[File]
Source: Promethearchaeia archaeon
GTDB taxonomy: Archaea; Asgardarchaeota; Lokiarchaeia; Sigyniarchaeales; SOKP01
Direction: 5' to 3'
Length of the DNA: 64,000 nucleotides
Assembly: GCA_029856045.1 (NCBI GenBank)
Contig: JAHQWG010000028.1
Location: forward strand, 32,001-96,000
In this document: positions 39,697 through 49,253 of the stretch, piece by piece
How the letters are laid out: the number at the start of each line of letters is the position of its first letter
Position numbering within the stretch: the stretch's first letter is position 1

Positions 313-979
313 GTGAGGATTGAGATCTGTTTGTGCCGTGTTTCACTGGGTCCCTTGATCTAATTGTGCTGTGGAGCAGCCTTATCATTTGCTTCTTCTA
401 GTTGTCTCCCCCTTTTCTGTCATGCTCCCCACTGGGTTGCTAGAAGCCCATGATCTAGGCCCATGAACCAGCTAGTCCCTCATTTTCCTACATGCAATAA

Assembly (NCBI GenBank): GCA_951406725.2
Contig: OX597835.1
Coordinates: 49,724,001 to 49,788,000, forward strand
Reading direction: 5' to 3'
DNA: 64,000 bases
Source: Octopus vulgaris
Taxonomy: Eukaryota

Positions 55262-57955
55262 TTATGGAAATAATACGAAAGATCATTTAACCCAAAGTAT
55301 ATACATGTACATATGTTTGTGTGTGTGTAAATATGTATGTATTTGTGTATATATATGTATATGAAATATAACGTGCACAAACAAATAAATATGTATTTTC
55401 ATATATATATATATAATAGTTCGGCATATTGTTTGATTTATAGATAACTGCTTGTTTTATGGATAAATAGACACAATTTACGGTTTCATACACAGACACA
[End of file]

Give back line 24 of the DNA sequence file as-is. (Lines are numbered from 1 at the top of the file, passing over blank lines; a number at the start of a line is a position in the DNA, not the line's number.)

55401 ATATATATATATATAATAGTTCGGCATATTGTTTGATTTATAGATAACTGCTTGTTTTATGGATAAATAGACACAATTTACGGTTTCATACACAGACACA